"You're right. It's my fault." She ran a stop sign, gaining on the '87 Buick GNX. "Though not because I didn't buy you enough time. In my vision, I clearly missed the damper."
Zayne's voice softened considerably. "Look, how were you supposed to catch every single detail?"
"I'm the one with the visions, remember?" She eased off the gas slightly and took a sharp turn onto another residential street. "It's my job to log all the details. And if I had emphasized that the fireplace was empty, you would've been more careful."
Zayne clutched the handle above the passenger window as Alana neared seventy miles per hour. "You knew things were going to go south, didn't you?"
"What do you mean?"
"Before you went in. You said it felt like the calm before the storm."
Alana shrugged. "It just always feels like that, doesn't it? There— he's headed for the interstate."
Their target swerved onto the shoulder and flew past the stalled queue of evening commuters, clipping a few side mirrors before disappearing.
"I'd hate to be Mr. Ransom's insurance provider." Zayne reached into his windbreaker and pulled out his pager. "What's your plan when we catch up to him, anyway?"
Alana opened her mouth to answer, but she could tell Zayne was now fixated on his pager. "Alana? Why did Mr. Lear send me this address?"
She ignored the question and followed the path taken by Mr. Ransom— up the shoulder, around the idle cars, and onto the interstate.
"He wants us to abort the plan. But things changed when our target opened fire."
"Things 'changed'? Alana, we're not law enforcement. You could've been killed back there. 'I' could've been killed!" Once more Zayne produced his inhaler and sucked in the medication through a hasty breath. "Plus he's no good to us all freaked out like this!" He exhaled. "Scrambling isn't meant to make the target 'defensive . . .' it's meant to make them 'defenseless'."
"Well, we're past that point, aren't we? And anyway, we 'need' those blueprints!"
"I'm telling you he is no good to us in this state of mind. We're wasting our time!"
Alana swerved across a lane and onto the shoulder, narrowly missing a motorcyclist, who shouted over his shoulder at her. She put the van in Park and balled her hands into two fists, punching the steering wheel over and over until her fingers went numb. She reached back and pulled her black hair into a ponytail just to give her hands something else to do.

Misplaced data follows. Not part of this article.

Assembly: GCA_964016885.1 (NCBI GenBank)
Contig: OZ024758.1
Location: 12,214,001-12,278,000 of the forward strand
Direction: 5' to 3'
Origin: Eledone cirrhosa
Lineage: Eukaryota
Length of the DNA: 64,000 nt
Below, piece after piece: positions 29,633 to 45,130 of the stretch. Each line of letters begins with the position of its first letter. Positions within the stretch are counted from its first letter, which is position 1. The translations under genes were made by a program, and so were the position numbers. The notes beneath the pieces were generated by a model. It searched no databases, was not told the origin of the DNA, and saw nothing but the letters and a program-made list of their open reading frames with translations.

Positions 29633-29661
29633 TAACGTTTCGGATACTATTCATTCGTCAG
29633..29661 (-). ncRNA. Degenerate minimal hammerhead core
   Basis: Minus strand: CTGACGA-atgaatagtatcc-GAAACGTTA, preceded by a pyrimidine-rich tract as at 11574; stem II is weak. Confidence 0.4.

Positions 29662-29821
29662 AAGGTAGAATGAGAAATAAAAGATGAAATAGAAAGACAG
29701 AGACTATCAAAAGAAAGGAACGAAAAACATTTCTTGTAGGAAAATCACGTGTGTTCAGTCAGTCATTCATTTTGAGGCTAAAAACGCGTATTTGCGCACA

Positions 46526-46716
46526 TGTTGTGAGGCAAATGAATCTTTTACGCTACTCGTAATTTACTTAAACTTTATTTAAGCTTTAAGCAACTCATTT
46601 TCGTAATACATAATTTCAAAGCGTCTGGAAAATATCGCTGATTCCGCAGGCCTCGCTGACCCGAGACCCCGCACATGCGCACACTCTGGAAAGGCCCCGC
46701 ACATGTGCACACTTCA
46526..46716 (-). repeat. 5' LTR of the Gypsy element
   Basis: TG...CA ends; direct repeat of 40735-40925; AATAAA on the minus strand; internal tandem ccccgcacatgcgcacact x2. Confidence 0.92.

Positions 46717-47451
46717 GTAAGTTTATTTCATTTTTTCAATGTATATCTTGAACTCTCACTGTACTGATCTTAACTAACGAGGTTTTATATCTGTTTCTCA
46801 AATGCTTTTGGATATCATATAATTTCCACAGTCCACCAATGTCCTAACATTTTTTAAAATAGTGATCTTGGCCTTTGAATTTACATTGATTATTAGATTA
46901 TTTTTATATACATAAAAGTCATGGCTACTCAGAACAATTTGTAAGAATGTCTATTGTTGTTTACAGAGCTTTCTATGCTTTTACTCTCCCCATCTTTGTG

Once composed, Alana licked her lips and put the van back in gear. "Now what was that address Mr. Lear sent over?"
* * *
Across town, in the basement of an abandoned halfway house in a middle- class neighborhood, Philip Lear blinked his eyes open and sat up. He removed the receivers from his temples and set them on the table beside the bulky, first-generation Restorey. The scene from his memory tape lingered like the sting from a cut.
"I'll never understand why you, of all people, feel the need to use artificial recall." Irene Porter stood from her stool and brought Mr. Lear a glass of water. The basement was dimly lit and cramped; the square windows near the low ceiling admitted only a fraction of the diffused moonlight.
Mr. Lear ejected the memory tape and slipped it into its case. "I suppose it's a lot like returning to an old book. I don't 'have' to, but then, some books demand rereading."
"I'm gonna take your word for it."
Mr. Lear smiled and took a sip. "Once the Task is complete, you'll understand."
Irene nodded as if she agreed, even though he suspected she didn't. Mr. Lear shifted in his seat. "Alana? Zayne?"
"Almost here. Gemma's en route too."
"Good." He held his right hand in his lap, fingering the four- quarter mark with a contemplative gaze. Irene regarded the cognition wheel on her dark brown skin—a circular tattoo with three colored quadrants etched into her palm.
"You've never asked why my cognition wheel has four quadrants." Mr. Lear smiled at Irene.